Raising Chickens in Jambi
This husband and wife couple (with their 2 daughters—13 and 5 years old) have been raising chickens since 2006. They now raise 7,000 chickens during a 33 (or 45) day time period. After the chickens are up to weight they are shipped off for processing then another 7,000 chicks are brought in to start the process over again.
Additional Info About Raising the Chickens
Pak Abdul and Ibu Wati operate this business on a contract basis with the business they called ETB (they didn’t know its complete name).
The split bamboo floors of the “chicken coops” are positioned 2 meters (6.5 feet) off the ground. The size of their largest coop, which holds 5,000 chickens, is 9 meters wide (26 ½ feet) and 100 meters long (328 feet). Their second coop that holds 2,000 chickens is a little smaller. The coops have thatched roofs.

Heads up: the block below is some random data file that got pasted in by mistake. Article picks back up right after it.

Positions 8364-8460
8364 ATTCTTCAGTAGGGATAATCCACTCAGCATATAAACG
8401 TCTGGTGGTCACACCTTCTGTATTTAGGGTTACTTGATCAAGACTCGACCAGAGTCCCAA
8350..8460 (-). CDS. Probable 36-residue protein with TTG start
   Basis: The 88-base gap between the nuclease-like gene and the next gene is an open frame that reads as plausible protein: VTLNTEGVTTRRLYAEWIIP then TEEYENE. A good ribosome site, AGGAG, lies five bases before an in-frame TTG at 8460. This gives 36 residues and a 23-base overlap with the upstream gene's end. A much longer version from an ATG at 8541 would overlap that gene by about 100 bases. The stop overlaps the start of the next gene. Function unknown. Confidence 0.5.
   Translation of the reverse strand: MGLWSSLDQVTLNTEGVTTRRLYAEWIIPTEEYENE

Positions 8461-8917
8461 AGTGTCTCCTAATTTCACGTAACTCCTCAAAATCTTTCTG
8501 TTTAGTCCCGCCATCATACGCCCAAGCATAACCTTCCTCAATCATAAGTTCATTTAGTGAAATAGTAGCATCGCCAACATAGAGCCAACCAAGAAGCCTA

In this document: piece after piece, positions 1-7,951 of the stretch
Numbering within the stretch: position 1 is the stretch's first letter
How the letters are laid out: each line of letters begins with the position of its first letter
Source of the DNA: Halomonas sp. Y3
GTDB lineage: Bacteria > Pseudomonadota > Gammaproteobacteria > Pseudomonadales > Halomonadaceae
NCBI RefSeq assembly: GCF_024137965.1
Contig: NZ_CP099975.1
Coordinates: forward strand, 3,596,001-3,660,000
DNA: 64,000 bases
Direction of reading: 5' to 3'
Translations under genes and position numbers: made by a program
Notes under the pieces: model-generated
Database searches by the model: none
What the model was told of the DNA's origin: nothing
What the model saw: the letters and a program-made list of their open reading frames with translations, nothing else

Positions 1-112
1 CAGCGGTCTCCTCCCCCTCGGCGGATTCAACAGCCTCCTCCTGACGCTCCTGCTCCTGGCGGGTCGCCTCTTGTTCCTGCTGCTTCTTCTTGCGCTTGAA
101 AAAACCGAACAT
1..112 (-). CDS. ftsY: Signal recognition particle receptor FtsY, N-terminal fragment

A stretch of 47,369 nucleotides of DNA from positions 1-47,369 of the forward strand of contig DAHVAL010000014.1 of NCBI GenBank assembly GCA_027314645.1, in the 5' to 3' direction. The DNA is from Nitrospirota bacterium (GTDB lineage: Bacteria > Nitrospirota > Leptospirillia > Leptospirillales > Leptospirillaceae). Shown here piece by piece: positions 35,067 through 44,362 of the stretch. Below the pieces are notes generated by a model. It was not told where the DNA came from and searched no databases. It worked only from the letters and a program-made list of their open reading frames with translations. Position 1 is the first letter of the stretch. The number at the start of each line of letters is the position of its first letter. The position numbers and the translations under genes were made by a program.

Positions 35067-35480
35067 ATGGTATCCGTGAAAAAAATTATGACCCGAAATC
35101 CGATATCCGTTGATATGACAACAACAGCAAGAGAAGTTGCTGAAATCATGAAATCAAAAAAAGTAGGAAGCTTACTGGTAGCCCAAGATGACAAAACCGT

Pak Abdul said that if they feed the chickens rice they won’t gain enough weight, so they are fed a prepared food they called pete (pay tay), which is often spelled petai. We’re not positive, but this could be the well known and often seen bean used in many Indonesian dishes, which in English is called a bitter bean, stink bean, or twisted cluster bean (Parkia speciosa).
It’s possible this couple are uniformed about the contents of the feed that is provided for them to give to the chickens. The feed probably contains a mixture of various ingredients like: corn, soybean meal, rice bran, animal by product meal, rapeseed meal, etc., etc.
After the chickens are up to weight they are loaded onto trucks and shipped off for processing. Before a new shipment of chicks arrive, to start the process all over again, the coops are sprayed with an antiseptic they called paralon.
Our article about chickens raised privately can be read by clicking this link.
Our article about fried chicken can be read by clicking this link.